Requested Features and Enhancements Implemented in Prepar3D v2.2

At a very high level, the Prepar3D v2.2 update has the following updates and addresses the following issues:

Autogen Re-Architecture

The instancing system for trees was given a massive overhaul to improve memory usage, to increase performance, and to reduce stutters. The system (VAS) memory footprint per tree was reduced from 276 bytes to 16 bytes (that is a 17x reduction in system memory per tree). Some of the work previously done each frame was completely eliminated while other work was reduced or moved onto background threads and the GPU (graphics card). Visually, trees can now LOD (Level of Detail) in progressively while still scaling in to prevent popping. Random rotation of trees was also fixed, which means that trees will be more varied looking and will again load in at the full density near the camera. A max autogen default flight has had it's system memory reduced by over 550 megabytes!

Cloud Shadows and Shadow System Improvements

The biggest challenge we faced in shadow mapping the clouds is similar to the challenges we face with ground shadows. It stems from Prepar3D having very large viewing distances and the requirement to cover that view distance with enough shadow map texture coverage. It becomes a balancing act of performance and memory sacrifices to achieve acceptable visual fidelity. One big challenge of clouds in particular is clouds were not created with shadow mapping in mind and they rely on being blended into the image without writing depth. However, most modern shadow mapping techniques rely on the depth information to resolve if an object at a given depth is in shadow or not inside the pixel shader. These techniques require bounding volumes to be created around shadow receivers that project the range of these depth values between zero and one in DirectX applications. This could not be done easily for clouds, due to optimizations that are being done for the ground shadows bounding volumes, without losing quality on the ground shadows. So we’re required to use a multiple channel resource to determine things like the depth and alpha of the current cloud per pixel inside the bounding volumes. We’ve found ways of reducing ground shadow only memory and having cloud shadows on will be equivalent memory usage to before v2.2. Cloud shadows do come with increased GPU work, which comes from having to render the clouds into multiple shadow maps and evaluating that information per pixel for the scene. Because of this, cloud shadows may cause a FPS hit on lower end graphics cards, which may already be pixel shader bound, but should perform well on most modern graphics cards.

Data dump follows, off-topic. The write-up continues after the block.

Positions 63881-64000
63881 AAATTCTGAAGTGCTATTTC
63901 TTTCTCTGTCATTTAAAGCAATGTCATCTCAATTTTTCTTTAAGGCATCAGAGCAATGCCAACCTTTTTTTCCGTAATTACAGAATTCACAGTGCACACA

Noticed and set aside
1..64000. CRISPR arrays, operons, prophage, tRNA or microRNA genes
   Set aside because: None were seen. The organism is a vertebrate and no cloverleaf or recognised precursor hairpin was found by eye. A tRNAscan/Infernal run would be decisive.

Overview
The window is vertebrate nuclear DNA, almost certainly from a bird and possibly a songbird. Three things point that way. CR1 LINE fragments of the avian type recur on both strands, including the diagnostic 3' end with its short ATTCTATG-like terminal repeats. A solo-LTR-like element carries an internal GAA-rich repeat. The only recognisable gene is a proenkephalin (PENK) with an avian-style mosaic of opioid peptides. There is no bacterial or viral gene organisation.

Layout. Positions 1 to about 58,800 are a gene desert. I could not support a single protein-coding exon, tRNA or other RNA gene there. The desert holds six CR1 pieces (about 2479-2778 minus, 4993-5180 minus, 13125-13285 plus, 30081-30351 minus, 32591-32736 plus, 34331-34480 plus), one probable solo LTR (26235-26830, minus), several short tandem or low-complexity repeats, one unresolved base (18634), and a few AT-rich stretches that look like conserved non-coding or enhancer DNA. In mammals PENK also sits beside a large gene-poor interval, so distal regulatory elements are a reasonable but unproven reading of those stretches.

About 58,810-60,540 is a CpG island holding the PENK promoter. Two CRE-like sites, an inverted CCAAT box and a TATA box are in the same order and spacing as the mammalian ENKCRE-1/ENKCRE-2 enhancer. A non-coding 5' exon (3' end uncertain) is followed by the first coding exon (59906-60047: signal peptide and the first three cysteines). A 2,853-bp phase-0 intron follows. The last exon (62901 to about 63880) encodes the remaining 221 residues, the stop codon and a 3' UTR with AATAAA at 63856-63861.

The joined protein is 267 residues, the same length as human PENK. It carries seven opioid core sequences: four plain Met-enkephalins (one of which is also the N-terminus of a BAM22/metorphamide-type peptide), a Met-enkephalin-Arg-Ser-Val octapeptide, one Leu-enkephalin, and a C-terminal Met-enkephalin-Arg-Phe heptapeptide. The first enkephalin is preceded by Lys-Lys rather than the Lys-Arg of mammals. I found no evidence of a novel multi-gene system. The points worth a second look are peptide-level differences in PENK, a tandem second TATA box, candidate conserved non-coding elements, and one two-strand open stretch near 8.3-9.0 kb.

See the Lighting Settings page for more information about cloud shadows and how to enable them.

A New Recording and Playback System

The new recording and playback system was developed around the idea of giving instructors, developers, and users the power to record and playback data that is relevant to their training scenario. The goal was to convert the traditional flight recorder into a tool that could be used as an after action review of training scenarios. With that goal in mind, the flight recorder was overhauled and updated. It is now a full simulation recorder. The new system will record and playback more capabilities and interactions; no longer is it just the user’s flight position. For instance, the new record and playback system has support for mission features, air traffic, boats, ground vehicles, weather, weapons, and a swath of other simulation capabilities. The user will be able to specify what simulation variables, along with what gauge variables, to record and playback. A new playback control window has been developed that displays relevant recording information. It allows users to play/pause, change simulation speed, and select bookmarks. Bookmarks are a completely new feature that allows seeking to a specific location of a recording. They can be inserted in recordings by creating checkpoints (AutoSaving) in missions.